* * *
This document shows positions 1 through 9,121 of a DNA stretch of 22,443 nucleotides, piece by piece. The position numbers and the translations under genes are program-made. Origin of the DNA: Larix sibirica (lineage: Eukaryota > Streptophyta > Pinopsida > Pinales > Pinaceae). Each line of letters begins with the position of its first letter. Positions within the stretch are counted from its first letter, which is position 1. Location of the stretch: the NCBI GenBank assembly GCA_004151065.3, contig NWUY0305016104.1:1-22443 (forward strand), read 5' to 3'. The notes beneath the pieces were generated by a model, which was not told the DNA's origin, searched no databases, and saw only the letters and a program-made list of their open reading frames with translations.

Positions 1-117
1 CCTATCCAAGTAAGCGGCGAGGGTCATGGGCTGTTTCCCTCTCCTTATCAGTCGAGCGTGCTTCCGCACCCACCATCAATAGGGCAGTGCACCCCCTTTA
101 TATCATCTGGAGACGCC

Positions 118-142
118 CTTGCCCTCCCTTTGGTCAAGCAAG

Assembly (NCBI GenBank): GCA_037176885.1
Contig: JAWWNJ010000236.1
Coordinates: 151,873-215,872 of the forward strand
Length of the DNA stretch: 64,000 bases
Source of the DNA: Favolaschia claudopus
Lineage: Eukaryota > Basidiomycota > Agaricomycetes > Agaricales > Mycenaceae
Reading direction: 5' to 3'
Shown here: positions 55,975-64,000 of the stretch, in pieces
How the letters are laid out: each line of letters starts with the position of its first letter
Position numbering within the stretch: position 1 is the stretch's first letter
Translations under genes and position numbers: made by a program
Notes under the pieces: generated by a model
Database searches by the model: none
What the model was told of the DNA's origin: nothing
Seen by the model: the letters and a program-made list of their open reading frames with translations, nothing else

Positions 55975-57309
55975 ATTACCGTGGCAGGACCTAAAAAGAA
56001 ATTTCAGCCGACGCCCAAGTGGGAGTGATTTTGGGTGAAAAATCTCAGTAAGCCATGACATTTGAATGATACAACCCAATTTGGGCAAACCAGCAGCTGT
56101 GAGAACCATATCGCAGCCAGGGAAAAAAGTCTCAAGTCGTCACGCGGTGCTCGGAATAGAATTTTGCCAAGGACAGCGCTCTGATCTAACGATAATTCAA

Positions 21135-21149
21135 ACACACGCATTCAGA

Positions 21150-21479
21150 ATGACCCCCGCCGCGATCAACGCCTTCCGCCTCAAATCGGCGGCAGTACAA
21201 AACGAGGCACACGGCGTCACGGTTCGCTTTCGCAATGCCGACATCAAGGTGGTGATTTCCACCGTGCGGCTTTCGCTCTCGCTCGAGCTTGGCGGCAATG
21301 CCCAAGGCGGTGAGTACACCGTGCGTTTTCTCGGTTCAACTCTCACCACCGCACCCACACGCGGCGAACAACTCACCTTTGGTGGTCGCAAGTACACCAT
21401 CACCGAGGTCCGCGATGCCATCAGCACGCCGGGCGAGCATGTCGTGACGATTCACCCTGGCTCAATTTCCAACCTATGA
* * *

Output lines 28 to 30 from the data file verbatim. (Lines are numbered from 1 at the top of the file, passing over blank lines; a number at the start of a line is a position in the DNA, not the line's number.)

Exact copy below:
Positions 21150-21479
21150 ATGACCCCCGCCGCGATCAACGCCTTCCGCCTCAAATCGGCGGCAGTACAA
21201 AACGAGGCACACGGCGTCACGGTTCGCTTTCGCAATGCCGACATCAAGGTGGTGATTTCCACCGTGCGGCTTTCGCTCTCGCTCGAGCTTGGCGGCAATG